We posted yesterday that we would start a series of posts on the mutinies of the Royal Navy at Spithead and The Nore. We will be using G. E. Mainwaring’s The Floating Republic: an account of the mutinies at Spithead and The Nore in 1797 as our primary source with some commentary when Mainwaring seems to run far afield.
By the time of the Spithead and Nore mutines, the war against Revolutionary France was not going well. Britain’s Continental allies had been driven from the field and though the British navy had been victorious, it was now on the defensive. It could not operate in the Mediterranean and was pinned down blockading French and Dutch ports to prevent an invasion of Great Britain.
Britain was in the throes of social ferment itself. The war had caused inflation to make life difficult on most everyone. Tenant farmers were being driven off the land and into cities and emerging factories by the Inclosure Acts. The British ruling class was in constant fear of Republicanism being imported from France.
Though the navy was successful, it was also demoralized. The wages of sailors had not changed since last raised by the Commonwealth in 1652. Captains were de facto unconstrained in their authority to punish sailors, despite regulations to the contrary. Pay was far in arrears, sometimes sailors were not paid until the end of commission, about three years. There was a perception, both rightly and wrongly, that they were being systematically cheated in the issuance of rations. Sailors who were sick or wounded had their pay stopped when they were in the sickbay or hospital. Disabled sailors had a pension rate that had been inflated into nothingness.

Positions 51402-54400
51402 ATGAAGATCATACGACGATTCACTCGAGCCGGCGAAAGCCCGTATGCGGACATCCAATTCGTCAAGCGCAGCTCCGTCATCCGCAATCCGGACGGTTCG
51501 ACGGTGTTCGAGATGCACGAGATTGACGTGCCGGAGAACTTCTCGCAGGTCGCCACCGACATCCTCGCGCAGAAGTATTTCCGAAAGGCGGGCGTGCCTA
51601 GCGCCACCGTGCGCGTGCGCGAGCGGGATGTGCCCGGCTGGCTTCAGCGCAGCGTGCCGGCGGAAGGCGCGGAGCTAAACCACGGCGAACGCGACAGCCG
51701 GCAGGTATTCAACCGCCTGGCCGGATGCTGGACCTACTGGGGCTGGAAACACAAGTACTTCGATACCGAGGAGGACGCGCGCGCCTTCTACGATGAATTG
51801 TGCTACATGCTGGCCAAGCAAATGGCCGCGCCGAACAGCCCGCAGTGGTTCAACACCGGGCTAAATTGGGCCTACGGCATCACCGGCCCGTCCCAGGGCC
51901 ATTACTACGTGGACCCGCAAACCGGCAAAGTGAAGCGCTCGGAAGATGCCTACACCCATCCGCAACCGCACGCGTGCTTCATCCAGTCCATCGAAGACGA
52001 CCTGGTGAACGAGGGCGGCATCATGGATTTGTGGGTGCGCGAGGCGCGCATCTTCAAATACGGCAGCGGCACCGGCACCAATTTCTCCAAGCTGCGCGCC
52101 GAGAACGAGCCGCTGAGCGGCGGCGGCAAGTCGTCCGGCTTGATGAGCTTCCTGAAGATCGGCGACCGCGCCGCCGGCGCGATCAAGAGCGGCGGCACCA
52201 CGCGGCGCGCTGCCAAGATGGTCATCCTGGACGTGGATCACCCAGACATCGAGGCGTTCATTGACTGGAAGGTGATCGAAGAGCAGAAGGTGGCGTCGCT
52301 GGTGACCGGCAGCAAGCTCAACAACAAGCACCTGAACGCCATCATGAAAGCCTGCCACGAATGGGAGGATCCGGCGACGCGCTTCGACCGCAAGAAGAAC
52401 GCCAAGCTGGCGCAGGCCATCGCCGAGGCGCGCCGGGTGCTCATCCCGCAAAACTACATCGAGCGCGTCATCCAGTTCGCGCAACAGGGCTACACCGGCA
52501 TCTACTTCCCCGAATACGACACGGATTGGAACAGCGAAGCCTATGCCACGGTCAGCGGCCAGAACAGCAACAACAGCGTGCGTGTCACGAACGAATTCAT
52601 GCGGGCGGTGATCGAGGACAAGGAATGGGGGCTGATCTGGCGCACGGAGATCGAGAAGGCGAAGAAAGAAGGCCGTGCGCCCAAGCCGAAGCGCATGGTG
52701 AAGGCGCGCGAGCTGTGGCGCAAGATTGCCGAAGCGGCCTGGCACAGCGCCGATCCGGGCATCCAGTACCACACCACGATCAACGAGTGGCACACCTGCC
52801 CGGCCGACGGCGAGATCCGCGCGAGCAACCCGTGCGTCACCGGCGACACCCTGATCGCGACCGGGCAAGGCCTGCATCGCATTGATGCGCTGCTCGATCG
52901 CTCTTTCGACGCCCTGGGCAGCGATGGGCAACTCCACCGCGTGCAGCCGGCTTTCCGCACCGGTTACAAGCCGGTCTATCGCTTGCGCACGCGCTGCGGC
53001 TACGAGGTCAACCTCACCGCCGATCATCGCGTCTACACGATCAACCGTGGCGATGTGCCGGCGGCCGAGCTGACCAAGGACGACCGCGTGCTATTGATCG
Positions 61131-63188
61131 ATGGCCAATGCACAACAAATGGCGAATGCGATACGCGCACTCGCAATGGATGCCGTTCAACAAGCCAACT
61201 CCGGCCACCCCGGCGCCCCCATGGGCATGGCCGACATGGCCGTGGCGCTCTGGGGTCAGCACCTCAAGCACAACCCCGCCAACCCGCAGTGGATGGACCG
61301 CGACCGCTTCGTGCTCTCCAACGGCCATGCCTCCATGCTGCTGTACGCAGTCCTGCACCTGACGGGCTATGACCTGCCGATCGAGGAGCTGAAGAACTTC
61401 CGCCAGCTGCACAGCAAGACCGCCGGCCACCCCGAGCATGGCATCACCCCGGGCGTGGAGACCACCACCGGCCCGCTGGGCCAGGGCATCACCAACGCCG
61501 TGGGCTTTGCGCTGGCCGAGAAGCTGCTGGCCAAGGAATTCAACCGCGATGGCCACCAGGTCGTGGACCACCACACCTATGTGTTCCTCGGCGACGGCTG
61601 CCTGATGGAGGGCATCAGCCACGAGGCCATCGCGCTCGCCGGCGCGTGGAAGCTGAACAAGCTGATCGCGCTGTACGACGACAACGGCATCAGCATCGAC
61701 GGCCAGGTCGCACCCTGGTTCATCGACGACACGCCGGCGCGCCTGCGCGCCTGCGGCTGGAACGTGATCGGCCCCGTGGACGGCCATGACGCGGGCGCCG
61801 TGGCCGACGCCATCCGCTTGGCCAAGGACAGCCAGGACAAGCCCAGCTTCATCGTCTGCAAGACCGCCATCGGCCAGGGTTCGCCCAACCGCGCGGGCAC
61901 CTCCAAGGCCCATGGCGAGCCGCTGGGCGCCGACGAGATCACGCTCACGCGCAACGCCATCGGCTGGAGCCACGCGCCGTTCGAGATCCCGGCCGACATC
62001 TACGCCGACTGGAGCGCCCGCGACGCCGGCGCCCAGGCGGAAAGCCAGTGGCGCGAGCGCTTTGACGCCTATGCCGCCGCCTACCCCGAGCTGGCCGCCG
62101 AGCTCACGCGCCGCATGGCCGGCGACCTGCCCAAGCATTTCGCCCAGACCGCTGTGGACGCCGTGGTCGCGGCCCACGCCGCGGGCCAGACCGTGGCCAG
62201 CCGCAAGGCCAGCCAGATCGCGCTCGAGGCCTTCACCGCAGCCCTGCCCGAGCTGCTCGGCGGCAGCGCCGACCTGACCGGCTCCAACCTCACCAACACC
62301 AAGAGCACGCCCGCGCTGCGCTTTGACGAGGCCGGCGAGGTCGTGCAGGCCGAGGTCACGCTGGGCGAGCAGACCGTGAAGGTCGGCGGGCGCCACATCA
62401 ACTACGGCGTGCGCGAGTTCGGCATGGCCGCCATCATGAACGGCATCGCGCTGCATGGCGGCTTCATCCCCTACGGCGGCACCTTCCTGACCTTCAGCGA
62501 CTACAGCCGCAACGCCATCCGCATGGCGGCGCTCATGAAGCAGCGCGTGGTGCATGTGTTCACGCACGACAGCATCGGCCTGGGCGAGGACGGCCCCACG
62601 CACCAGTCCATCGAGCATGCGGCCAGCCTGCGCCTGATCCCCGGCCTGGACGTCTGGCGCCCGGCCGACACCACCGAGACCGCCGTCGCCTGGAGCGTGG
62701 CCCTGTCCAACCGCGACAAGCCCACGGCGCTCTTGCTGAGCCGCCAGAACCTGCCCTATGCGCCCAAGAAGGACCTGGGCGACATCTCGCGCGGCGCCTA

The sailors made five requests.
1. An increase in wages.
2. That no flour be issued when a ship is in any port and that vegetables be provided.
3. That the sick aboard ship be better attended to and provided with medicines, etc.
4. That reasonable shore leave be permitted.
5. That sick and wounded men receive full pay until they returned to duty or were discharged.
That this “job action” was a surprise speaks to the lack of comprehension of even concerned senior officers of the true state of grievance within the ranks of the common sailor. Lord Howe, who was highly regarded by the sailors as an officer sympathetic to their plight, received several letters articulating the demands. He ignored them.
On April 16, 1797 Lord Bridport ordered the Channel Fleet to sortie and it refused. The mutiny was on.